In this study, black study participants were more likely to gain weight regardless of the birth control method . Hormonal contraceptives have a number of uses in addition to protection from unwanted pregnancy. They are also used to treat or reduce symptoms of PCOS), endometriosis, heavy, irregular, or painful periods, and anemia.
People who report gaining weight while using hormonal birth control are more likely to stop using it (5-7). While taking birth control can make you gain weight and make it harder to lose weight, you’re not destined to this fate because you want a reliable way to prevent pregnancy. Whether you gain weight also depends on the birth control you’re using. Studies show that the shot and implant are more likely to cause weight gain than other types of hormonal birth control. You may have to kick your workouts up a notch to keep the weight off if you notice a difference.
Track your weight by weighing yourself weekly at the same time of day . Weight gain can also be caused by other factors, such as aging, a sedentary lifestyle, poor eating habits, or another medical condition. The CDC recommends getting 150 minutes of exercise every week. That may seem like a lot if your favorite hobby is binge-watching “The Mandalorian.” But it’s only 30 minutes a day, 5 days a week.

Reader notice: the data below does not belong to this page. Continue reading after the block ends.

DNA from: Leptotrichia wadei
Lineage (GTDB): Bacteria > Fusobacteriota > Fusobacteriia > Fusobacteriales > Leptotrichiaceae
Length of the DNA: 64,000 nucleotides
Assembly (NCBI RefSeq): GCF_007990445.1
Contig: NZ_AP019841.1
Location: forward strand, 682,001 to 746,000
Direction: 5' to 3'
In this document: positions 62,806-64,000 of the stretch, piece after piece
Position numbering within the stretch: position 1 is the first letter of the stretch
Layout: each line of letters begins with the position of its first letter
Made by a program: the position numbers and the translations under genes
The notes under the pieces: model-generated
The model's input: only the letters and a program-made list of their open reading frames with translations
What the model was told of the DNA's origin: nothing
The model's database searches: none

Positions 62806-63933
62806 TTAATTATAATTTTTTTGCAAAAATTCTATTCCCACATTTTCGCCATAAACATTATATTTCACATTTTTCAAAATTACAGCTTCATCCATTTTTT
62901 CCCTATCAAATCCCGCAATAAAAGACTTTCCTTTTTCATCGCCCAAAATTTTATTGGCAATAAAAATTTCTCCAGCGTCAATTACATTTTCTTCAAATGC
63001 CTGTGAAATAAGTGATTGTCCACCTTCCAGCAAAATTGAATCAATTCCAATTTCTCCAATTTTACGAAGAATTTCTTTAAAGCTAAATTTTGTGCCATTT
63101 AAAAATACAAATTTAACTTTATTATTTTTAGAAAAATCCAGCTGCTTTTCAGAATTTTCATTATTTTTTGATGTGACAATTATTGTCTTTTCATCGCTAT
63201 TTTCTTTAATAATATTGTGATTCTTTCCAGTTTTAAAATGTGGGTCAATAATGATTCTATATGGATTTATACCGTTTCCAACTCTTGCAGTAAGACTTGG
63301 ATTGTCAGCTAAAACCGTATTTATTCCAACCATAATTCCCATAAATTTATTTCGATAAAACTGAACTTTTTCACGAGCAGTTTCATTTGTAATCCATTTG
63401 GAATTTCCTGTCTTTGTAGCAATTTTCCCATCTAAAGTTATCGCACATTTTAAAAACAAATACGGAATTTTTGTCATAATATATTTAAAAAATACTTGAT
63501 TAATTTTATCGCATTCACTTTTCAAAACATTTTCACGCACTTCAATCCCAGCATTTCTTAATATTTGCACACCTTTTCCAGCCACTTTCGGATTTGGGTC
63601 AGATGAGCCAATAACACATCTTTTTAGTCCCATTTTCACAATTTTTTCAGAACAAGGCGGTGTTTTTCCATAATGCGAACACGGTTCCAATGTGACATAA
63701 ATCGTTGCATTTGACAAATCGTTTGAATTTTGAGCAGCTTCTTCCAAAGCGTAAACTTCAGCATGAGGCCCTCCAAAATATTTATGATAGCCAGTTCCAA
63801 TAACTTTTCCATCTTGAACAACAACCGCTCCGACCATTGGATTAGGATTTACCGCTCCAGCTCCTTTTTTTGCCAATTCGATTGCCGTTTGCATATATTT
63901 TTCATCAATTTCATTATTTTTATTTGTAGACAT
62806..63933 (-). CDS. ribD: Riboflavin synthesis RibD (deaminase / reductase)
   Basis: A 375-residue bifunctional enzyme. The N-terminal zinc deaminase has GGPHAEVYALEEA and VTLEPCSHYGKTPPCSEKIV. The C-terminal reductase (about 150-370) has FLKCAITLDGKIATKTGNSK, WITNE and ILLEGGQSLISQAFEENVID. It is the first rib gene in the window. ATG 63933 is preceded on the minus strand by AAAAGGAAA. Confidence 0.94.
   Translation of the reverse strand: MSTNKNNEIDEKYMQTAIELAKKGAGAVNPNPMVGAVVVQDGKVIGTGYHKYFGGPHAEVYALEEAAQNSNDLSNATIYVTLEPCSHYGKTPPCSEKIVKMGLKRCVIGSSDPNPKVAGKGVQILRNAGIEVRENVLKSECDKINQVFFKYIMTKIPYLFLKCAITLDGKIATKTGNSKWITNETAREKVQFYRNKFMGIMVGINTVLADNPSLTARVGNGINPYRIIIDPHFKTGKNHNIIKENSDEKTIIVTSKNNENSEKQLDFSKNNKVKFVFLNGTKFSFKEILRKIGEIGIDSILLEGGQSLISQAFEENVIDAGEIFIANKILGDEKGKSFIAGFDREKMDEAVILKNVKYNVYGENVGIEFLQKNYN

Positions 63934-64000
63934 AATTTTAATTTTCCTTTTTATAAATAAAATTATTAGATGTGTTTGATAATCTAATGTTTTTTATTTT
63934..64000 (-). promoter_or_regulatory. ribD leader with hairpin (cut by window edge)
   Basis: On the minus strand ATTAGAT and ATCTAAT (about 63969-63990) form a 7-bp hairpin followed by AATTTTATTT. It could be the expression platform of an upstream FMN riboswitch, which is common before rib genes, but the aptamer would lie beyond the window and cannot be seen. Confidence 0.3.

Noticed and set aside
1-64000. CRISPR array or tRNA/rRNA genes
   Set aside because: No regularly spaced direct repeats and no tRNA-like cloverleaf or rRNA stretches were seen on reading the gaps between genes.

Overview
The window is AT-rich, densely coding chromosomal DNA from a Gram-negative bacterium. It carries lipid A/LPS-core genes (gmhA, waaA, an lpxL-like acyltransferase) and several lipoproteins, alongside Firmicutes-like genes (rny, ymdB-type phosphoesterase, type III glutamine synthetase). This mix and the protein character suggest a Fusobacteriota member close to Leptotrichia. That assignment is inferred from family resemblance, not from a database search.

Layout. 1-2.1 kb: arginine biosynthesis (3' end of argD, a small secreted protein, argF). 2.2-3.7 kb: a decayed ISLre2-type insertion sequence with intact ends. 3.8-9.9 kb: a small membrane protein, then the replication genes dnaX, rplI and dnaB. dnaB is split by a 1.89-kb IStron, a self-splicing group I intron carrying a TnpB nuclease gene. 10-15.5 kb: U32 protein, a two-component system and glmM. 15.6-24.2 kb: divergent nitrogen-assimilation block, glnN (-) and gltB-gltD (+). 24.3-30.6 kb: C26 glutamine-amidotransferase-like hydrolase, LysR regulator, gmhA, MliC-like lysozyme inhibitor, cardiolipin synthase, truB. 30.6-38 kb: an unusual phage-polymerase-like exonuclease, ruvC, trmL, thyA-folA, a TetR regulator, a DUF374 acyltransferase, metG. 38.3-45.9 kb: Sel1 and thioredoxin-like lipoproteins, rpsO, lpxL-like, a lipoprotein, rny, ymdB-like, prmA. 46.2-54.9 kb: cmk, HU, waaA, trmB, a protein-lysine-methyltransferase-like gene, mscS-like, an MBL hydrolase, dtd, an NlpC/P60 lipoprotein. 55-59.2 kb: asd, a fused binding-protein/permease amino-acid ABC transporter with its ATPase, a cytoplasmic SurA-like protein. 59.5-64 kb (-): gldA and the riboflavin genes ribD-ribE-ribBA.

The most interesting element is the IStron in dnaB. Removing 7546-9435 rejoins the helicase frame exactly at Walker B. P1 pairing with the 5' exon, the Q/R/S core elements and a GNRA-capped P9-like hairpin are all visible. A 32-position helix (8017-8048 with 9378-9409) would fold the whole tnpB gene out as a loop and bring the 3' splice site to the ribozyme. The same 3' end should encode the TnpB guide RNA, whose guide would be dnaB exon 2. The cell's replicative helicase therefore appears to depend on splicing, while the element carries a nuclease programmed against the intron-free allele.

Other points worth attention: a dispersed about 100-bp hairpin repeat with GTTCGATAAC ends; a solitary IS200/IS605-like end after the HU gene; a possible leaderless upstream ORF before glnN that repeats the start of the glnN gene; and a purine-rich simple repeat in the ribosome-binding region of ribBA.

Norplant is a levonorgestrel-releasing subdermal contraceptive implant. Although continuing to be a popular method in the developing world, it has been discontinued in the USA and the UK. Approved by the FDA in 1990, it was withdrawn from the market in 2002. The next-generation product with two rods, known as Norplant-2 or Jadelle, was sulfurzyme and weight loss approved by the FDA in 1996, but has yet to be marketed in the USA. However, response to weight was variable, with 10% experiencing weight loss in the first year while 10% gained more than 7 kg. A study comparing adolescent Norplant and COC users in the USA found that Norplant users gained 4 kg compared with 2 kg in the COC group.
However, of the many studies that have been conducted, there is insufficient evidence that birth control directly causes weight gain or loss. This medication is in the form of a 4 cm long implant that is inserted subdermally of the inner, upper arm, by your doctor. It may be left in place for up to three years, however it may be removed by your doctor at any point in time. It is usually inserted between Day 1 and Day 5 of your menstrual cycle.